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Customer Review of the Bokken
On Sale: $11.95

The use of bokken

Matthew from Karate Depot was generous enough to send me a set of red oak and white oak bokken to do a compare and contrast between the two. That has been a topic of discussion amongst bokken users for probably forever. Typically what you see are red oak “economy” models, with the white oak models ranging from anywhere as low as $40 dollars and as much as $300, depending on who is selling it to you and how it is made. In the past, I considered red oak models as “beaters” to thrash until they shatter, and an inexpensive option for beginning students to use until they decided to pull the trigger and go white oak.

I'm not going to go into the history and construction of bokken. I will however, detail my own use of the bokken, and the role that I think red oak and white oak models come into play. Later, I will detail my user review of the products I received from Karate Depot. At my dojo, we use the bokken to practice Aiki Ken, the kenjutsu art and primary expression of Aiki Budo, or Aikido. Aiki Ken works on several attributes: distance, angle and position, timing, extension, focus, and striking to vital areas. In even the most rigorous partner practice, there is very little contact with the bokken. This is because Aiki Ken expresses the taijutsu, or empty hand art of Aikido. In Aikido, we cannot clash directly with the power of an opponent. We have to move in a manner that either blends with the attack, redirects it, or forestalls the attack from the beginning. We don't block an attack, whether it be from a weapon or empty hand strike. So, we don't move directly against the opponent's sword. This is both ineffective and unrealistic. It is not effective since a real attack with a weapon is very fast, and you do not know how your enemy will attack you. If you wait and try to block, you will simply be a tempo behind in the encounter. Your opponent will already control the encounter. It is not realistic because in an actual encounter, you should not be blocking anything, but cutting an opponent. O'Sensei said “Seeing me before him, the enemy attacks, but by that time I am already standing safely behind him.” This means that you have already moved and cut him down from a safe position without blocking the strike.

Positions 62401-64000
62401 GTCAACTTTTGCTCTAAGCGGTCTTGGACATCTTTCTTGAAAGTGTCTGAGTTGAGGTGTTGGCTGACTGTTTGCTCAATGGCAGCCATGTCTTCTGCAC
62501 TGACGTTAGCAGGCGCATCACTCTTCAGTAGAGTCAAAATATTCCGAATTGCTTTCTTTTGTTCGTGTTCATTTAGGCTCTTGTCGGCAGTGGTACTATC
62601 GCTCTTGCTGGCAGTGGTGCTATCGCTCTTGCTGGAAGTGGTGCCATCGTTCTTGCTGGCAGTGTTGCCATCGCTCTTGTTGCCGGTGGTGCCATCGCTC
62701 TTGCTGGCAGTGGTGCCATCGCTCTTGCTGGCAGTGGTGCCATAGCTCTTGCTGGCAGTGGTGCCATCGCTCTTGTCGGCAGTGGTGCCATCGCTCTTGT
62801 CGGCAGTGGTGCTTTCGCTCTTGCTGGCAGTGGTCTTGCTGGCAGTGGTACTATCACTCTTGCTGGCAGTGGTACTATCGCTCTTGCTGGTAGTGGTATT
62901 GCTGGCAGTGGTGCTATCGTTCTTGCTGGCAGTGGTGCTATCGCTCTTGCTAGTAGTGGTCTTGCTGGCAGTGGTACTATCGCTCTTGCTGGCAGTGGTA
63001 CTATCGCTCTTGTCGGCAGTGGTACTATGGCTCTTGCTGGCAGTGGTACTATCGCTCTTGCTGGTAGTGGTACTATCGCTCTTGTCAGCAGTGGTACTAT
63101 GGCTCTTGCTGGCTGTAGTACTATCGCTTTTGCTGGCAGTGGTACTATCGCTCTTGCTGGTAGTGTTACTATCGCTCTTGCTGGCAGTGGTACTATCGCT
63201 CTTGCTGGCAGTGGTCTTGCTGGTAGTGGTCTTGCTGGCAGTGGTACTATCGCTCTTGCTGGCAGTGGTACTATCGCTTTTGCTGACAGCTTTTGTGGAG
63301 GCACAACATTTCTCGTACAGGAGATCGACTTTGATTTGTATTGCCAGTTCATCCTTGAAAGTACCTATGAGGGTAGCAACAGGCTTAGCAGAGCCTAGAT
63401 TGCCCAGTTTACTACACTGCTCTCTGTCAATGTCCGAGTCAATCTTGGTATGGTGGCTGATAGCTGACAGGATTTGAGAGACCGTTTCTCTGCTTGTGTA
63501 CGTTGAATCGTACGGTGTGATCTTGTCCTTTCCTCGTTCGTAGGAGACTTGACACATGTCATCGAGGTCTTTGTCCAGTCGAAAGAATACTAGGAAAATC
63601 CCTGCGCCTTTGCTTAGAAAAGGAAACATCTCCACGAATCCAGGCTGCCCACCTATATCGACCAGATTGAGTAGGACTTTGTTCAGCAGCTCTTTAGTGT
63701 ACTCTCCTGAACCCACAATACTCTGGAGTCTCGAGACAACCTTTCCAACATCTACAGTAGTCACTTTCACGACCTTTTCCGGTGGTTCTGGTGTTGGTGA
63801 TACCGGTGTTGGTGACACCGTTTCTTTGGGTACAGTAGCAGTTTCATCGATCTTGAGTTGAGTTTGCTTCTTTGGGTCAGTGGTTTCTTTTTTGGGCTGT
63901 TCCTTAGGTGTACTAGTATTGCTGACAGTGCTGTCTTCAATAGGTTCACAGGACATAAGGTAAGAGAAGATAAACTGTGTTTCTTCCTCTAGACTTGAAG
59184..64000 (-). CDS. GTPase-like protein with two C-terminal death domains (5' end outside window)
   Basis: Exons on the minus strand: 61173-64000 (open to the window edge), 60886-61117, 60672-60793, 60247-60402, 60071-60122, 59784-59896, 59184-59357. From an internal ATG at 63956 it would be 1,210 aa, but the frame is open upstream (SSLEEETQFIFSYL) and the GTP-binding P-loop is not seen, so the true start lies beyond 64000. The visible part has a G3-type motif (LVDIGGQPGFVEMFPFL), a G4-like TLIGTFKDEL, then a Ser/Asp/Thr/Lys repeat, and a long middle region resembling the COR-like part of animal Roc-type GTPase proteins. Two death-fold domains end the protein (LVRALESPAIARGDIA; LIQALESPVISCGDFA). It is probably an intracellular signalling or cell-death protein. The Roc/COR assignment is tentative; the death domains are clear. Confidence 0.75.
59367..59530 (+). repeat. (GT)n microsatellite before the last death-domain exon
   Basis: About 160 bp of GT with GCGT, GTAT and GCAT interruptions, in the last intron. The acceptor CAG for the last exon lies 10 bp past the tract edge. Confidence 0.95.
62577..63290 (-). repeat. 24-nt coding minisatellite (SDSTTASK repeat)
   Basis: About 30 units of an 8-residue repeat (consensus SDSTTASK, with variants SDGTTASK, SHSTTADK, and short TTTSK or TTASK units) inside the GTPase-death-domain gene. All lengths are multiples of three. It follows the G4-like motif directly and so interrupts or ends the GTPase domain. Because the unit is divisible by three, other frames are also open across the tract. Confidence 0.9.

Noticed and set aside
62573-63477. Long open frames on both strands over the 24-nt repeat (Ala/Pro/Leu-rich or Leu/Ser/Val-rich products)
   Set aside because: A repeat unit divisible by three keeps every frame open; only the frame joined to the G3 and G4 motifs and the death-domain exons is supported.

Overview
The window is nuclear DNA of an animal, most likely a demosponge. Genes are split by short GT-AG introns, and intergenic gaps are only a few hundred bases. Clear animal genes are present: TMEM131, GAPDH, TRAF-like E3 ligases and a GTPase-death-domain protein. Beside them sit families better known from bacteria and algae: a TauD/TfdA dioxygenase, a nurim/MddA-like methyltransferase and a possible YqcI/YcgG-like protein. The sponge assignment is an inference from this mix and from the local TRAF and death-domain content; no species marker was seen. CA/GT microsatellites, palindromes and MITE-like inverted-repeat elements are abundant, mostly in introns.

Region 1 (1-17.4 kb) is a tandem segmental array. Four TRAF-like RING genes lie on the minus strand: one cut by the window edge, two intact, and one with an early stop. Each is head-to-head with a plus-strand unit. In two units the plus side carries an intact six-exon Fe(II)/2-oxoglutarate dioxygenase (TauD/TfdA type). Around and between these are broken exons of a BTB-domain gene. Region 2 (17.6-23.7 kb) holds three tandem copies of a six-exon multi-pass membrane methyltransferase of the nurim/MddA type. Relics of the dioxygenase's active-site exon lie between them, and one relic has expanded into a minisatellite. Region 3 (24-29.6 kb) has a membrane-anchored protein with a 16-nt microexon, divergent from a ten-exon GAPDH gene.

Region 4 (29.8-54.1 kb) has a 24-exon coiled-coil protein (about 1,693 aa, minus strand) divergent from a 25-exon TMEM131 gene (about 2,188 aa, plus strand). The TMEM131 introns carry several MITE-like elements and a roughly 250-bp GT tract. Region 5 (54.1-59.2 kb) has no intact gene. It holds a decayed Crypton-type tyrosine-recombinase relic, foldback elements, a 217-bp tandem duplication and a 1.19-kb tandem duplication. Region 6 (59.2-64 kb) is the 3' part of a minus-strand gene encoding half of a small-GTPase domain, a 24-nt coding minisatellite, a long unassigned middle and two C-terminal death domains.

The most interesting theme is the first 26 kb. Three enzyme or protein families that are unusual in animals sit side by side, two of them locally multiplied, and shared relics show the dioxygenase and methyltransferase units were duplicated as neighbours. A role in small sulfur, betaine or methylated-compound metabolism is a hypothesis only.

This leads to me to concern about such comments as “...after a few sparring sessions, the bokken cracked.” I feel this sort of practice, banging bokken against bokken, can only be viewed as dubious play of young children, and not the serious sword practice of any classical Bujutsu or Budo. In one account, the famous Miyamoto Musashi defeated Muso Gonnosuke with a slender branch. The quality of body movement should be practiced to not be struck by a weapon or fist, not standing in one place and clashing against the force of another. Any tool, improperly used, will break. The shinken, or live blade, was never used in this manner. Parries were always deflecting and glancing motions. Really, this movements were attempts to cut at an enemy's vital points, and they appear to be parries due to variances in the timing of the enemy's response. No effort should be made in blocking any attack. Cutting the enemy down strongly is the what the sword is for. The Art of War states that shields are for enduring a hard time; weapons are for attaining victory. Musashi expounds on this when he says that anytime that you touch an opponent, it should be to kill them. He said that defensive moves like blocking are like putting swords in the ground around you to make a fence, and then standing behind them, believing yourself to be fortified. He says that the real essence of combat should be that were you standing near a wooden fence, you should pull a fence post from the ground and kill the enemy with it. So nowhere in these ideas does the idea of blocking an attack occur. With this in mind, red oak or white oak is not the issue, where as training to be able to cut down an enemy at will is the true concern.

I am going to give the bokken a full workout this week and tell you all about it. So far I am very happy with the product.  
by: Autrelle Holland
3/20/2011 1:11:06 PM
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